More than 46,000 Iraqis returned from exile last month, government officials said Wednesday, attributing the influx to "the improving security situation." In a separate briefing, the commander of US forces in Baghdad said terrorist acts there had dropped to a "sustainable" level. Skeptics noted, however, that Jordan and Syria, where an estimated 1.9 million Iraqis fled to escape violence, both have tightened border security and have been denying most applications for visas.
Former Prime Minister Benazir Bhutto issued an ultimatum to Pakistan's president Wednesday: Quit as Army chief and end emergency rule by Friday or she'll lead a "long march" on the capital. She planned to address supporters in neighboring Rawalpindi on that day, but the city's mayor said police would prevent people from coming to hear her. In Islamabad, the capital, security forces fought with Bhutto followers Wednesday, reportedly beating several women protesters.
By unanimous vote, Russia's parliament suspended compliance with a treaty that limits conventional forces in Europe. The vote was sought by President Vladimir Putin, who accuses the US and NATO of using the 17-year-old pact to undermine Russia's western defenses. Defense Ministry sources said "work is being done" on increasing Russian troop deployments along its western border as a contingency, although there were no immediate plans to issue such orders.
Police in Georgia's capital struggled to contain a sixth straight day of antigovernment protests, firing tear gas, water cannon, and rubber bullets to disperse demonstrators. An estimated 250 people were hurt, but the protesters (some of them above) only regrouped, calling President Mikhail Saakashvili corrupt and a "terrorist." His government blamed Russia, with which Georgia's relations have sunk to an all-time low, for instigating the turmoil and ordered its ambassador to Moscow home for consultations.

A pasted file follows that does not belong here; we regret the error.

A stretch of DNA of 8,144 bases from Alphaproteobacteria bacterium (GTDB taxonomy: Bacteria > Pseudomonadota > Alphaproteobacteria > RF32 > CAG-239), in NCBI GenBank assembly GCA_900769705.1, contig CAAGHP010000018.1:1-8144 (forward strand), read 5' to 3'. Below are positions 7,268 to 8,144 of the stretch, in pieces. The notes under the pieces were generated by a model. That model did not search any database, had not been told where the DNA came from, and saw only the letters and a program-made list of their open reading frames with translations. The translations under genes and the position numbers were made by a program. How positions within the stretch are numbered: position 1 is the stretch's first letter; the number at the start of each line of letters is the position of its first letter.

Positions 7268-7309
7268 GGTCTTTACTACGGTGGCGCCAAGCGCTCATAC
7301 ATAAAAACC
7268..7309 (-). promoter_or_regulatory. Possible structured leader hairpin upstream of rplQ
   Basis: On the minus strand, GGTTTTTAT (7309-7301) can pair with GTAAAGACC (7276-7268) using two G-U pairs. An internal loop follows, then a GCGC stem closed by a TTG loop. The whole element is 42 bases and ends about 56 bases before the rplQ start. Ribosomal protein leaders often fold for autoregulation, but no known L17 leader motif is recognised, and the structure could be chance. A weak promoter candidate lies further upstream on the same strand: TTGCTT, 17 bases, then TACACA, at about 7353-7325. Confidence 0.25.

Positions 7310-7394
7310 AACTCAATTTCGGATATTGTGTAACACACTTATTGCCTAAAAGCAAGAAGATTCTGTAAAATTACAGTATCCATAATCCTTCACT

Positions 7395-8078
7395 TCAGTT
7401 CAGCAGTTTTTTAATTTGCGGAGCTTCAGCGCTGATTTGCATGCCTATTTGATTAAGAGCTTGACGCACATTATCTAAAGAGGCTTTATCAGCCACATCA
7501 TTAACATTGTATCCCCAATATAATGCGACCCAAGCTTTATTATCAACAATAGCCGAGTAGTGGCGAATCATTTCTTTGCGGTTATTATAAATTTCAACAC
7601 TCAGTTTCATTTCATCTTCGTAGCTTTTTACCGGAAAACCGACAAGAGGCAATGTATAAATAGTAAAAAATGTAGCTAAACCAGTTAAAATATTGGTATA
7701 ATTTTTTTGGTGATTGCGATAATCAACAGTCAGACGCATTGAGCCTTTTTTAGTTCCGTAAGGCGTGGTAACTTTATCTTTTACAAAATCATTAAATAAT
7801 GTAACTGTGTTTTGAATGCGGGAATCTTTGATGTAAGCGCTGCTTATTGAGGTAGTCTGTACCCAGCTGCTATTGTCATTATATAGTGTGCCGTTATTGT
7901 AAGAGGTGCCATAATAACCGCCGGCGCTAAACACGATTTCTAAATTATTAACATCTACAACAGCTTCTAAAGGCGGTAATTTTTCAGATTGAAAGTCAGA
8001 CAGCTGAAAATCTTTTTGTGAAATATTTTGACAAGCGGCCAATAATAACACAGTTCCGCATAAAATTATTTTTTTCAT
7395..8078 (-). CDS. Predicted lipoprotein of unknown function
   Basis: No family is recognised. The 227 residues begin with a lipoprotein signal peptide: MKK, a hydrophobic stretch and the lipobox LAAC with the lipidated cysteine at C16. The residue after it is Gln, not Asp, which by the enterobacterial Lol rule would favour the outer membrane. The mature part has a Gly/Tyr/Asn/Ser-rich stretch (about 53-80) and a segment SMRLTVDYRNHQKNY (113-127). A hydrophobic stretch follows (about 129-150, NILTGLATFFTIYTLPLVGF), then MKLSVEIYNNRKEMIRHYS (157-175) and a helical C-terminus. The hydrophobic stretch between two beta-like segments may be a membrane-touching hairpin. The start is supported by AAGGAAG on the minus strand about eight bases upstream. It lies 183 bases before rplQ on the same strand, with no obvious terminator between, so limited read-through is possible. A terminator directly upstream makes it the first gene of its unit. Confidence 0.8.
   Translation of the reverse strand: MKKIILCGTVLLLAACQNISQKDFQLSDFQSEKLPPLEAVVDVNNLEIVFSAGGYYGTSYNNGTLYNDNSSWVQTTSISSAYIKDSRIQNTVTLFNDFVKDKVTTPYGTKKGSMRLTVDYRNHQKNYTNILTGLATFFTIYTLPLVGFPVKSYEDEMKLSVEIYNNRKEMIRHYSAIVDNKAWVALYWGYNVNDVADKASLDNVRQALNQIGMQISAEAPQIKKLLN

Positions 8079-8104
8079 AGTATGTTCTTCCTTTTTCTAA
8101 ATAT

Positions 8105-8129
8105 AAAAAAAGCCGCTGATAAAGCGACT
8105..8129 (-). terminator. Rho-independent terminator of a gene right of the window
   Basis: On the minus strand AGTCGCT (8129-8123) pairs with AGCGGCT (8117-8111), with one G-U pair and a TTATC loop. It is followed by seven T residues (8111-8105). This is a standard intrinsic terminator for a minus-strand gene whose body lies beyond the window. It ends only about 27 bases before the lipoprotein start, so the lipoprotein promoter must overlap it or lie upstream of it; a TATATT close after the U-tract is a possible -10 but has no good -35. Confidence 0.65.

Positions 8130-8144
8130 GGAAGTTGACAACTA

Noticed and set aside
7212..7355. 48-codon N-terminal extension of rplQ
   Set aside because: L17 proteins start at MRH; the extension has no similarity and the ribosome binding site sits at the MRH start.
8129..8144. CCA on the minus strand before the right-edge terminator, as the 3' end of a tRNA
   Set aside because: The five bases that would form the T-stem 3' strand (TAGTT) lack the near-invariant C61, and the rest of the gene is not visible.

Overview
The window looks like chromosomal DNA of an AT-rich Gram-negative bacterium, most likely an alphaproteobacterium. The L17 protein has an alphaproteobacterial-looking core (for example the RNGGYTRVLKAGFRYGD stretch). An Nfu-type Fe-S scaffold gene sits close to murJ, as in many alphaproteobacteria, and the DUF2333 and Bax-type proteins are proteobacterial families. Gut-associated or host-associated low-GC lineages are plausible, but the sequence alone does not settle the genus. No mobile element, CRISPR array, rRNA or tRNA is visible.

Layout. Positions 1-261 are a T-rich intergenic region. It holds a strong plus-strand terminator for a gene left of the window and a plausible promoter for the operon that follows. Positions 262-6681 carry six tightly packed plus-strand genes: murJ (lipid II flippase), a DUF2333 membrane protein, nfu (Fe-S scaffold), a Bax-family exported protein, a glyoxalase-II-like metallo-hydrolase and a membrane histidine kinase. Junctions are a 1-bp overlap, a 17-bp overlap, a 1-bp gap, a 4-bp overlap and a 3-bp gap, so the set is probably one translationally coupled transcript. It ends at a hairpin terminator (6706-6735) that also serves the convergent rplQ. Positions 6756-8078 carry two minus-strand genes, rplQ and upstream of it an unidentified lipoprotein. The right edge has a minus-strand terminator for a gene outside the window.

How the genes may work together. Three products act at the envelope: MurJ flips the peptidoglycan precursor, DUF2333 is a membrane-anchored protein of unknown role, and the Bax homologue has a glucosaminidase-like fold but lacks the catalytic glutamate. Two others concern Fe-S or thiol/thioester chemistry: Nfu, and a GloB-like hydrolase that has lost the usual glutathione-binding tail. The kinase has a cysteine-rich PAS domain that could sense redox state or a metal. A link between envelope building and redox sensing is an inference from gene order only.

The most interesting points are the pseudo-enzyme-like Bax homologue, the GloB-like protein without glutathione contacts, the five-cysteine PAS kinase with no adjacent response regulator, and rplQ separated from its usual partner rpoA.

Special UN envoy Ibrahim Gambari prepared to leave Burma (Myanmar) Thursday after another meeting with leading democracy activist Aung San Suu Kyi. But he was denied talks with Gen. Than Shwe, chief of the ruling junta, which also rejected his proposal to mediate discussions between its representative and Suu Kyi. The junta's information minister complained that Gambari's last previous mission "did not bear fruit" and was followed by imposition of new sanctions by the US and other governments plus a condemnation by the UN Security Council.
Air pollution and fog reduced visibility in Beijing to 500 yards (above) Wednesday, forcing the closure of four expressways and delaying both inbound and outbound flights. Authorities raised the pollution index to the second-highest level, drawing new attention to the slow progress in cleaning the air with the 2008 Olympic Summer Games due to open in exactly nine months.
Prime Minister Matti Vanhanen of Finland convened an emergency meeting of his cabinet Wednesday after a shooting rampage at a public high school killed eight people and wounded 11 others. The gunman was identified as a teenager who'd posted a video on the Internet warning of his plans. Reports said the incident, in a town 30 miles north of Helsinki, was the first of its type in Finnish history.
Saying, "It could well be the largest mammal migration on earth," a Wildlife Conservation Society director estimated that more than 1.3 million antelope and gazelles have returned to southern Sudan since 2005 due to the relative peace that has followed decades of civil war. An unofficial census by wardens of Nimule National Park, near the border with Uganda, put the number of returning elephants at 7,000 and giraffes at 1,500. Lions also have been spotted, a spokesman said, adding, "It's like magic."